Microreview: Albert Mobilio, Touch Wood
November 1, 2011
Nov 1, 2011
1 Min read time
Primarily consisting of short, lyric poems whose dense surfaces are generated through accretion (“wheel’s teeth per inch; / wordage over blood pressure; / speed at which cylinders spin; / or nickels enough to fill / his fist”), the work in Touch Wood resembles a precisely sewn patchwork with edges both frayed and razor sharp.
Albert Mobilio, Touch Wood, Black Square Editions, $14 (paper)
As a writer, critic, and editor, Albert Mobilio has represented some of the best tendencies in experimental poetry over the past twenty years. Author of three previous books of poems, in his latest he pares down his chiseled writing style to bare essentials that at the same time function as gleaming ornaments. Primarily consisting of short, lyric poems whose dense surfaces are generated through accretion (“wheel’s teeth per inch; / wordage over blood pressure; / speed at which cylinders spin; / or nickels enough to fill / his fist”), the work in Touch Wood resembles a precisely sewn patchwork with edges both frayed and razor sharp. The poetic fragment arose in response to the twentieth century’s fundamental brokenness, and there is a sense of the bruised, of the suffering stapled to every happiness, pervading Mobilio’s poems: “My lovely intricacies dying / on a soiled vine; my bleak worm eating // away at life. Such vaporous declension / from the normative.” Thus, the book tips between contrasts: “the wrong way of thinking // is always next to the right one.” This isn’t the same as the struggle between beauty and art also waged in these pages. Like in a good film noir, a dangerous seduction duels with a clumsily frank masculinity: Mobilio knows the way a person wears ill-fitting and scratchy clothes—reluctantly, resignedly, and preferably not all day. Because deeper than any gender or even sex is the pulsing animal body beneath. The brain’s attempt to make sense of this unruly material world is a form of disfigurement called art, or as Mobilio perfectly terms it, “these bleary weirds.”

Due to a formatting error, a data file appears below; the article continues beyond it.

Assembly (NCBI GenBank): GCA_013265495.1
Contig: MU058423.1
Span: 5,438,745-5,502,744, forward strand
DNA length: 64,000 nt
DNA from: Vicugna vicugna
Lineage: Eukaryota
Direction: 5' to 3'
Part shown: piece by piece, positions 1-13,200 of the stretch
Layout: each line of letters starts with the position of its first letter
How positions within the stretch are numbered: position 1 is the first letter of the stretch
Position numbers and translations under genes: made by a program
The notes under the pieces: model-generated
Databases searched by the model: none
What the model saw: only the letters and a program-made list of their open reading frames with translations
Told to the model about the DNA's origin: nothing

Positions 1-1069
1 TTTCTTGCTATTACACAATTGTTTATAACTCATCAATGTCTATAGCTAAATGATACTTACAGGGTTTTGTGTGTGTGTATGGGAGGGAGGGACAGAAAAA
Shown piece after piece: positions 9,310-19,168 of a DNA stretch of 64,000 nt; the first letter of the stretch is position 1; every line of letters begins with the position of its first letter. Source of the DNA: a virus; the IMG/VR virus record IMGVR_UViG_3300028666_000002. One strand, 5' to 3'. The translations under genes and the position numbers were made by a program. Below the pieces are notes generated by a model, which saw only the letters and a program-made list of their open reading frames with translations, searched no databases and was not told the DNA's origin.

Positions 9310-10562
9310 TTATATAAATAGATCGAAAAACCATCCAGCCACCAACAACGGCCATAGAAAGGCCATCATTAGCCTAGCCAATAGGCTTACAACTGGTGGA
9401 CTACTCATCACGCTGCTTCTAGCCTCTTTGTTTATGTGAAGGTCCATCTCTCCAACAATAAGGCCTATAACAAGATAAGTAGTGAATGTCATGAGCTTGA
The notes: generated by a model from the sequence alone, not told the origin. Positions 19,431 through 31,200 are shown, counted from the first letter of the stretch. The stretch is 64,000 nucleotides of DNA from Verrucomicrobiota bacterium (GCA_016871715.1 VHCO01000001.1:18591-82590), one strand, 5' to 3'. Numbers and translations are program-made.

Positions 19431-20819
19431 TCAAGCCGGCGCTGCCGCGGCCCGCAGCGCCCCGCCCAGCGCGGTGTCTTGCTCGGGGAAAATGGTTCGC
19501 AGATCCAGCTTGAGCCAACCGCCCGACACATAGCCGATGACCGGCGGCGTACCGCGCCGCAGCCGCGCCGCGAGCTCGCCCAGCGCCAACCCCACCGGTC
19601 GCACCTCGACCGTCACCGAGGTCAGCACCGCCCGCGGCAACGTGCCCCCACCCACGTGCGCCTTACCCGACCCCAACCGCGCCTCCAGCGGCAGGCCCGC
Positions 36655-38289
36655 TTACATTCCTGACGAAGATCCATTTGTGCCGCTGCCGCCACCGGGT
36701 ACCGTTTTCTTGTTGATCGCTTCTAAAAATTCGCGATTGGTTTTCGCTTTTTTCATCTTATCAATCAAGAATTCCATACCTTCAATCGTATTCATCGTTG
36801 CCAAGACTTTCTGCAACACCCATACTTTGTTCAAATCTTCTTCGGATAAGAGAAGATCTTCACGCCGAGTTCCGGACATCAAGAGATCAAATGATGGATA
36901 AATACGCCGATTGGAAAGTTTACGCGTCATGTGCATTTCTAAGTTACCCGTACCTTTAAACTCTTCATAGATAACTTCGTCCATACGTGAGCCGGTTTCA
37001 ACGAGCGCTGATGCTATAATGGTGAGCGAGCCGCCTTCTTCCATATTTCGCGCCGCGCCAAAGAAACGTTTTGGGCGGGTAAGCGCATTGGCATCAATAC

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November 01, 2011
1 Min read time